Packers’ Matt LaFleur one of most aggressive coaches on fourth downs in 2022
The Green Bay Packers offense under Matt LaFleur in 2022 was one of the most aggressive when it came to going for it on fourth downs.
According to Football Outsiders Aggressive Index, LaFleur ranked as the fifth-most aggressive head coach on applicable fourth-down situations last season. How this Aggressive Index works is 1.0 is considered average, and it measures how much more likely, or less likely, a coach is willing to go for it compared to his peers when in a specific situation. This metric also excludes certain obvious go-for-it situations, such as when a team is trailing late in a game, in the final five minutes of a game, or just seconds before halftime.
LaFleur finished with an Aggressive Index of 1.40, meaning he was 40% more likely to go for it on fourth downs compared to an average coach facing the same situations. Out of 85 eligible fourth-down scenarios, LaFleur went for it 19 times, or at a rate of 22.4%, which was the third-highest in 2022. He also went for 11 of the 12 eligible fourth-and-one opportunities, tied for the most in the NFL.
By this metric, Philadelphia’s Nick Sirianni was the most aggressive, registering a 1.57 on the aggressive index scale, followed by Mike McDaniel, Arthur Smith, Kliff Kingsbury, then LaFleur, rounding out the top five.
LaFleur was fifth at 1.46 in 2021, fifth at 2.08 in 2020 and 19th at 1.29 in 2019.
While LaFleur’s propensity to go for it on fourth downs made sense a majority of the time, the Packers were very poor at converting those fourth-down opportunities. Their success rate of 38.7% ranked 28th in the NFL last season, ahead of only New England, New Orleans, Chicago, and Cincinnati.
As always, there is never any one answer behind a team’s successes or struggles, so when it came to Green Bay’s fourth down woes, it was a combination of both play calling and a lack of execution. Not only on fourth downs but in general last season, in those must-have-it situations, including in the red zone, defenses did a good job of taking away the Packers’ run game and forcing them to throw the ball. Even when the passing game was building some momentum in the second half of the season, it simply wasn’t good enough to produce consistent results when leaned upon heavily.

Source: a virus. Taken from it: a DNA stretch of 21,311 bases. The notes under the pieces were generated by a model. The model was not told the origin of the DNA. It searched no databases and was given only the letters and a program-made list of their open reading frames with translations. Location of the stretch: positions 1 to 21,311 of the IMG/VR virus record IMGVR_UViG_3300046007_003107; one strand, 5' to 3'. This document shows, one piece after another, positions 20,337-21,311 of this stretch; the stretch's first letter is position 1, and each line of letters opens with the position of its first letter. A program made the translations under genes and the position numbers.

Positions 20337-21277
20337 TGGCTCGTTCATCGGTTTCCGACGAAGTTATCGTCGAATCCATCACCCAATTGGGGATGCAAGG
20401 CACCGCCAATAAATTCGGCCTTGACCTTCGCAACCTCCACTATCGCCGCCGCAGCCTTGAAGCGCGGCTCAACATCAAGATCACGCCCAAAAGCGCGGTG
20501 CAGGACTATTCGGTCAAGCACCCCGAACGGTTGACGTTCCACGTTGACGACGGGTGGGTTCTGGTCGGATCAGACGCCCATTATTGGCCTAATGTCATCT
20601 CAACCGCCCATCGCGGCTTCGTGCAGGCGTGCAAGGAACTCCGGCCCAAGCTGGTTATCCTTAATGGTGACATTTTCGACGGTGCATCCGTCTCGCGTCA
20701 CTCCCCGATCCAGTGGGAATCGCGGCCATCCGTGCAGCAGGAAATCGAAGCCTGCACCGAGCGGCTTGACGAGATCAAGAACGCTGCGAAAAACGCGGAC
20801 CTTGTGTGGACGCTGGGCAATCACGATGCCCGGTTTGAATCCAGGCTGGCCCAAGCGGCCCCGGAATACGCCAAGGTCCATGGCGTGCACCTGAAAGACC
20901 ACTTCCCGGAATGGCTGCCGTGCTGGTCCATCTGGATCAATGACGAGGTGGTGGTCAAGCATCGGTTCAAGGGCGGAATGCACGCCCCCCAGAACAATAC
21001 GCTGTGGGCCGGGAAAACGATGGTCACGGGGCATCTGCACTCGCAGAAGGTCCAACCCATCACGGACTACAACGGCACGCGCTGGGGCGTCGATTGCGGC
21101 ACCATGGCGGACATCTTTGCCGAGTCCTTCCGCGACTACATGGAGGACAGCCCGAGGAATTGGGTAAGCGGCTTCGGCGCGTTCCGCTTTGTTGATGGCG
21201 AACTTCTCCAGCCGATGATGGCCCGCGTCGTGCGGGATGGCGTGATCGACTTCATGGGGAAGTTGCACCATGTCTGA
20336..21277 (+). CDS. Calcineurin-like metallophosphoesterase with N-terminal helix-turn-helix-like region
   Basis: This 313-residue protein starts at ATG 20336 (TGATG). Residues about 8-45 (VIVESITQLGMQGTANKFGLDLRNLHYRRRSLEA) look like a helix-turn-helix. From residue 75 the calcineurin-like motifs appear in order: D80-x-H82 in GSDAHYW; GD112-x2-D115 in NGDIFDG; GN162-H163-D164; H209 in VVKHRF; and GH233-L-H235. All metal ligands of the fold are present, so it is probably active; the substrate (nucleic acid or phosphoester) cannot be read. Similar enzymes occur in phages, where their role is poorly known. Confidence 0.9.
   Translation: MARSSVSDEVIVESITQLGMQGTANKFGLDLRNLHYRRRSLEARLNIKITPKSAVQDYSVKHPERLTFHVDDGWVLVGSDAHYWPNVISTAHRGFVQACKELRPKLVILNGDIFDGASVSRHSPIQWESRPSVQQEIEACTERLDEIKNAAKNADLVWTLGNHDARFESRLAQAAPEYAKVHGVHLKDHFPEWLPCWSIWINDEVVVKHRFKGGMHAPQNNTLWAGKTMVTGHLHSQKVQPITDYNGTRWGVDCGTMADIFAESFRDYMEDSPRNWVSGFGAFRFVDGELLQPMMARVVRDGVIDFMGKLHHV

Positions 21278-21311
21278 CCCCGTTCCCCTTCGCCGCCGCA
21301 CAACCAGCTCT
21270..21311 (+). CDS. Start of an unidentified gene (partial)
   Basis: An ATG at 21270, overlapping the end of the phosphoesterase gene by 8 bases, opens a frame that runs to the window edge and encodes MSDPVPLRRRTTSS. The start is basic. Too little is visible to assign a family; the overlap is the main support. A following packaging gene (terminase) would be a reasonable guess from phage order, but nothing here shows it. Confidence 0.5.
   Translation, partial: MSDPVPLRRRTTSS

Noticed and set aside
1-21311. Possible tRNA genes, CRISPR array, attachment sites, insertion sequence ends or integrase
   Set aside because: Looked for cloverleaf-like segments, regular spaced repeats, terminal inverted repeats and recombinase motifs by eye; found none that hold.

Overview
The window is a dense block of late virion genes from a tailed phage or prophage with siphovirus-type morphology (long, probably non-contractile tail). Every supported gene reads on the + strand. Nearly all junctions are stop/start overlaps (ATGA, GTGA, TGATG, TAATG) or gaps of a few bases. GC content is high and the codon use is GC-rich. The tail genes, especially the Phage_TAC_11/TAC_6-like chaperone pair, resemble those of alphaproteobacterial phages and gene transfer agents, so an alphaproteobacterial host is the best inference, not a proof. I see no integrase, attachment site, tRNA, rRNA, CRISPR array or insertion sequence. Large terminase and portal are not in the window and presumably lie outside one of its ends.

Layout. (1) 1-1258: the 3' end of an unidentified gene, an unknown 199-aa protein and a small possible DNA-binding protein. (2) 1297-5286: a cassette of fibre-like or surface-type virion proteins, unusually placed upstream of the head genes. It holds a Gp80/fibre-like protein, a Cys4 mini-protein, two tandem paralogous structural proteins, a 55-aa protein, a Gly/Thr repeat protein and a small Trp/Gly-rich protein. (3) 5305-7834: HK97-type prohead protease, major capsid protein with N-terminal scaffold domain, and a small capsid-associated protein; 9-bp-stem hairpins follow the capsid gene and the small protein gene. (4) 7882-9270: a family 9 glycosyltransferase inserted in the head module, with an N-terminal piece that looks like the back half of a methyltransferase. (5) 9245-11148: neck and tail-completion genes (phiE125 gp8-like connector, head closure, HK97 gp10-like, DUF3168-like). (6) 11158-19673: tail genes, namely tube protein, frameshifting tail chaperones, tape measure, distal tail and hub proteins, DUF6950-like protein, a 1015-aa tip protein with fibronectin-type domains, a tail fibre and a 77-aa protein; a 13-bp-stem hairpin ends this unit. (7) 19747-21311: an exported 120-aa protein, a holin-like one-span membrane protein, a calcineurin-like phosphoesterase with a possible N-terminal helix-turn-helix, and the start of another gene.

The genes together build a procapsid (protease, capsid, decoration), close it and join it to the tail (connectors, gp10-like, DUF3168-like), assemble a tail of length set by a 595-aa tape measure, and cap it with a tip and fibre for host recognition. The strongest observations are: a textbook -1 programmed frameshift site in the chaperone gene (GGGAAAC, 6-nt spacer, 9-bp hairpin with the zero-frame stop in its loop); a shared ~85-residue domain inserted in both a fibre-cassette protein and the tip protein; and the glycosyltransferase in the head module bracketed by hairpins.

When the offense was at its best, it was due to the success on the ground, and that helped open up the passing game. However, when defenses were able to limit Aaron Jones and AJ Dillon, Green Bay didn’t have a steady passing game to fall back on or, at times, the patience to stick with the run game, and moving the ball became a massive chore.
Although frustrating (and I’m not suggesting it was always the right decision), but when Aaron Rodgers was heaving the ball downfield on third and fourth and short downs last season, it was often related to the look that the defense gave him with more defenders playing closer to the line of scrimmage in an effort to limit the run game, which then created a potential opportunity over the top for Rodgers to exploit. Perhaps on paper that decision-making made sense, but given the issues Green Bay had in the passing game all season long, picking up the two yards needed to keep the drive going would have been the more prudent play.
As a collective group, head coaches have been becoming more aggressive and less willing to punt or settle for field goals in recent years, and LaFleur continues to be one of the leaders in this charge, ranking in the top five of the Aggressive Index during each of the last two seasons.
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